Nine times out of ten, you hold up your camera, peer into your viewfinder and spin one or two of your dials.
You do what it takes to center the LED on “0â€.
In automatic modes, you select the aperture or shutter speed and you trust the camera select the other freeing you to concentrate on your composition.
Intentional under exposure–I knew what was important in my viewfinder, the white doves and nothing else. I didn’t want to see any reflections in the sculpture’s marble, so I took this picture 1/8000 sec @ f2 instead of what was recommended.
The more often you use your camera, the sooner you’ll learn to recognize when not to believe that meter and when you should.
Correct exposure?–Based on what the meter suggested, see how washed out the image above is? Sometimes there’s you have to decide the best exposure based on what you feel is important. The camera is only as smart as the programming.
Automatic modes are good for many situations except when there is a either a lot of darkness or brightness in a scene.
Scenes which have a overwhelming brightness like the beach, snowscapes or the night sky with a full moon which you want to capture with detail.
That’s when you need to take charge and make a decision.
Left to its own devices, the meter which controls the automatic exposure modes will make its best guess of what it thinks is the subject and expose for that accordingly.
If you’re have an option to change the metering pattern on your camera, that would be a good 1st option.
Instead of having the camera do its overall metering, you can choose center-weighted or spot for more precision.
Since not every camera has these metering patterns, your best chance of getting a well exposed image is to understand what the meter wants to do.
Folks who swear by the automatic modes of Aperture or Shutter Priority will no doubt tell you they can work faster.
That’s true if you’ve committed to memory which combination of buttons on your camera body to depress for Exposure Compensation.
That Exposure Compensation button is a global setting.
After you take that picture, if you forget to reset the Exposure Compensation to “0,” you and or the next person using the camera on the automatic mode will get burned.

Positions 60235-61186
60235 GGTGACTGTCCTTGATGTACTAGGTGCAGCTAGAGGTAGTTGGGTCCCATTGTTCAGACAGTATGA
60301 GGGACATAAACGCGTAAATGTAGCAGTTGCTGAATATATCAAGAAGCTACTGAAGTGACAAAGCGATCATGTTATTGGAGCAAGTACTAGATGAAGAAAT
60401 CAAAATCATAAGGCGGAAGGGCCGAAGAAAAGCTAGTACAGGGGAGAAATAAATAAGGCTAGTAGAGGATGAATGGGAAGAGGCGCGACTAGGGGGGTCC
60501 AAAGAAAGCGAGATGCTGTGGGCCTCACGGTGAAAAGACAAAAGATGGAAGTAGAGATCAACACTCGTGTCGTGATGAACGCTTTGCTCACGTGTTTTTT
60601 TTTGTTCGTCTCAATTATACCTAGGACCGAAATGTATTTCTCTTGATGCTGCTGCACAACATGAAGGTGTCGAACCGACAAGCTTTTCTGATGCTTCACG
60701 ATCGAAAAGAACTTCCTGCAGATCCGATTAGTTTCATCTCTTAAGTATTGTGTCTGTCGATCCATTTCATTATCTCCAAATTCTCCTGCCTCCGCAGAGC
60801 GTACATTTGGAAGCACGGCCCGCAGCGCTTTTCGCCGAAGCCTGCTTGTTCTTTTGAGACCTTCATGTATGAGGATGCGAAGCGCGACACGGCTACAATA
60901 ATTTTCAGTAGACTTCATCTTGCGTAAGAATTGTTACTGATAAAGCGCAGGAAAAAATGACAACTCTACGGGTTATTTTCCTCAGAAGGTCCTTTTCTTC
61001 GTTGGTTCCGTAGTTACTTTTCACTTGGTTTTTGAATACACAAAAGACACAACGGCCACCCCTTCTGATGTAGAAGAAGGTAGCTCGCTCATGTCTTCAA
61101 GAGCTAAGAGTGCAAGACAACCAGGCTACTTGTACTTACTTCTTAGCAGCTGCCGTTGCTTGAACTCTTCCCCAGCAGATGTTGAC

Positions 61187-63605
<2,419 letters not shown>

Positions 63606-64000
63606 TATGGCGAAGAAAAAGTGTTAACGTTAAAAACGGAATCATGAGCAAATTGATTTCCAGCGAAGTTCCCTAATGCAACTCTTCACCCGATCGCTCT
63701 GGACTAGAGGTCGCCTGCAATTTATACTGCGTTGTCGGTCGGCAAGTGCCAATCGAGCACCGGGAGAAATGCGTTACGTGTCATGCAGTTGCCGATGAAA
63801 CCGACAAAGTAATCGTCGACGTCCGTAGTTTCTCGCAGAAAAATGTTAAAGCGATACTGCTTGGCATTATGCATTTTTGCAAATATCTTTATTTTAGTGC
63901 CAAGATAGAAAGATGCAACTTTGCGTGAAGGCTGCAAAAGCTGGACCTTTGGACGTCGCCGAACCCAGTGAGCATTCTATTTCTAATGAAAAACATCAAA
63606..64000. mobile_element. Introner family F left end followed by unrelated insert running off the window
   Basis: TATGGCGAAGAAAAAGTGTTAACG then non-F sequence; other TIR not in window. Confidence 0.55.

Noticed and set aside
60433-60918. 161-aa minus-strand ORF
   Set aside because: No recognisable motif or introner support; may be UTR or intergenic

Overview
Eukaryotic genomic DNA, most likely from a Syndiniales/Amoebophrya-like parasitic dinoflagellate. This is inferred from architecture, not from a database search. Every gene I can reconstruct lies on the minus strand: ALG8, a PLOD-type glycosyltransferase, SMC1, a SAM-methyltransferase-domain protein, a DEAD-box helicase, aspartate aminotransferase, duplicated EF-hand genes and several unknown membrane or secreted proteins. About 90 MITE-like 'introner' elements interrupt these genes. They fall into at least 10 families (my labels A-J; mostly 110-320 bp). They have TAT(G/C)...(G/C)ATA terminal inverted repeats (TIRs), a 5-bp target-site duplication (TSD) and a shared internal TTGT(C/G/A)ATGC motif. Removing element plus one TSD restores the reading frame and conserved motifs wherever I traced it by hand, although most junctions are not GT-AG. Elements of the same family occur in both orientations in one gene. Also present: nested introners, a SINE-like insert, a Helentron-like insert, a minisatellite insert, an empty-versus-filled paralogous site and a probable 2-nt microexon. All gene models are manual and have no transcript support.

If you happen to set the Exposure Compensation to -1 (minus 1) then all your pictures will be set to underexposed by 1 f-stop until you reset it to zero.
I find it easier to just raise/increase the shutter speed or setting a smaller aperture depending what I want to control.
If I’m at my top shutter speed and I can’t go any higher, then I’ll close down the aperture or use the next higher numerical value.
Reasons to underexpose
- Increase saturation of colors
- Isolate or emphasize only the brightest subject in the scene
- Shooting silhouettes
Compare the 2 pictures below. One is made with normal exposure, what the camera recommends. 1/125 sec @ f3.5. For simplicity’s sake, let’s say the exposure is 1/125 sec @ f4.
Since my subject are the flowers and I know I want them to be as sharp as possible, I’ll shoot for maximum depth-of-field f22.
My equivalent exposure shooting at f22 is approximately 1/4 sec.
Just by under-exposing 1/2 a stop from what is recommended, you can already see how dramatic the colors look now.
See the final image exposed at 1/20 sec @ f22
2 thoughts on “Under exposing intentionally”
Thanks for taking the time to leave your comment. I wouldn’t say it’s a great tutorial, but thanks anyway. 😉
You are absolutely correct about no such thing as being “wrong” in photography.
What is important is you, the photographer, should be deciding whether to underexpose or even over-expose intentionally and by how many f-stops instead of leaving it to chance.
When you begin to exercise this discretion, that’s when you are on the road to being in control of your imagery.
That’s a great tutorial Pete. I’ve been doing it wrong (I know there is no “wrong” in photography, I just like your way better.)
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